Wednesday, June 6, 2018

Homebuyers must Verify Appraiser or Assessor Values in Four Easy Steps

Step 1 - Verify Subject Info
(Click on the image to enlarge)
Subject Info is often inaccurate in Public Records so verify it (compare with listings). For example, our subject property (single family home) is located in Orlando, FL, comprising roughly 1,900 SF building area, 40 years old and sits on a 10,000 SF lot.

Step 2 - Verify Comps Criteria

Sales must be properly selected and adjusted to become comps. In this example, sales within two-mile radius and 25% of the Subject's physical attributes (Land, Bldg and Age) are considered to be comps. Also, all comps are adjusted for time (sale dates) at 6% annual growth, projecting out to 12-06-2017 (a tentative offer date). Therefore, the Subject will be valued as of that date. To converge all Comps to the Subject's physical attributes, they are adjusted at $10 per Land SF, $100 per Bldg SF and $1,000 per Year of Depreciation. If the subject is located in a pricey neighborhood, increase the adjustments as appropriate.

Step 3 - Select Final Five Comps

From a pool of ten Comps - based on the selection criteria set forth - five closest ones (based on the distance from the Subject) are chosen. Sales recency and least adjustment are the two other selection methods. Before finalizing, always take a look at them spatially (on the map), as the comps from the other side of a major artery/freeway could be incompatible despite having met the distance criteria.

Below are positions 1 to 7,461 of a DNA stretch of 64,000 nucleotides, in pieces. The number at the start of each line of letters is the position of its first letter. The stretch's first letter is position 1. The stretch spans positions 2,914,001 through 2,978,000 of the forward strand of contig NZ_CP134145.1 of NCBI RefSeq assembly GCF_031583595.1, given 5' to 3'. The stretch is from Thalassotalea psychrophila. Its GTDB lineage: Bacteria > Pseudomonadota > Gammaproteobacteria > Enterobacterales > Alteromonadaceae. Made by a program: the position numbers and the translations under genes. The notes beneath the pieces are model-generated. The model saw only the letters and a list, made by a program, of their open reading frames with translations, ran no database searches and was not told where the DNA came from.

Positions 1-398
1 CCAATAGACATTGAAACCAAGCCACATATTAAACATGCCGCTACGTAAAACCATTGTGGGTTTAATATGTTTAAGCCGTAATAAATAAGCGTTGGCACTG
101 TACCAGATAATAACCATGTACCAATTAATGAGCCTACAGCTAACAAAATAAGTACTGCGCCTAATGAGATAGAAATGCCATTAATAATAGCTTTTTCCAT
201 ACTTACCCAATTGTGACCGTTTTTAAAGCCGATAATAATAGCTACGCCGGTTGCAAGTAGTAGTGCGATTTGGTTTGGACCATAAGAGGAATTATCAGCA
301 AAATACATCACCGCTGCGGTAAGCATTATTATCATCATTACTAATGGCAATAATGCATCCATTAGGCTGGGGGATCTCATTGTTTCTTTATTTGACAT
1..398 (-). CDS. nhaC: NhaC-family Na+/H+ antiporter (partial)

Step 4 - Verify Valuation

The selected final five comps are producing the subject valuation. While the Median Adjusted Sale Price (ASP) is the most probable value for this subject, 25th to 75th Percentile range is the most probable range. Alternatively, an investor might consider up to the 25th Percentile, while someone bent on outbidding the competition to acquire the property could start at or above the 75th Percentile. It is therefore quite relative. Unlike an AVM (a statistically significant solution!), a comparable sales solution is very subjective as well.

I picked the above tables and spatial graphics from as I own and operate it, to avoid having to deal with any copyright issues. My Homequant site is totally self-directed (no modeled values), totally free (no strings / no salesperson will call you), and requires no login or registration whatsoever. Please use the system that works best for you.

Note: All adjustments in Homequant are linear. In Automated Valuation Modeling (AVM), non-linear adjustments (due to the nature of their contributions) are generally used via non-linear regressions. If you are trying to learn AVM or understand how to make advanced non-linear adjustments to your model, please check out my recent book on AVM "An  Illustrated Guide to Automated Valuation Modeling (AVM) in Excel..." on Amazon.

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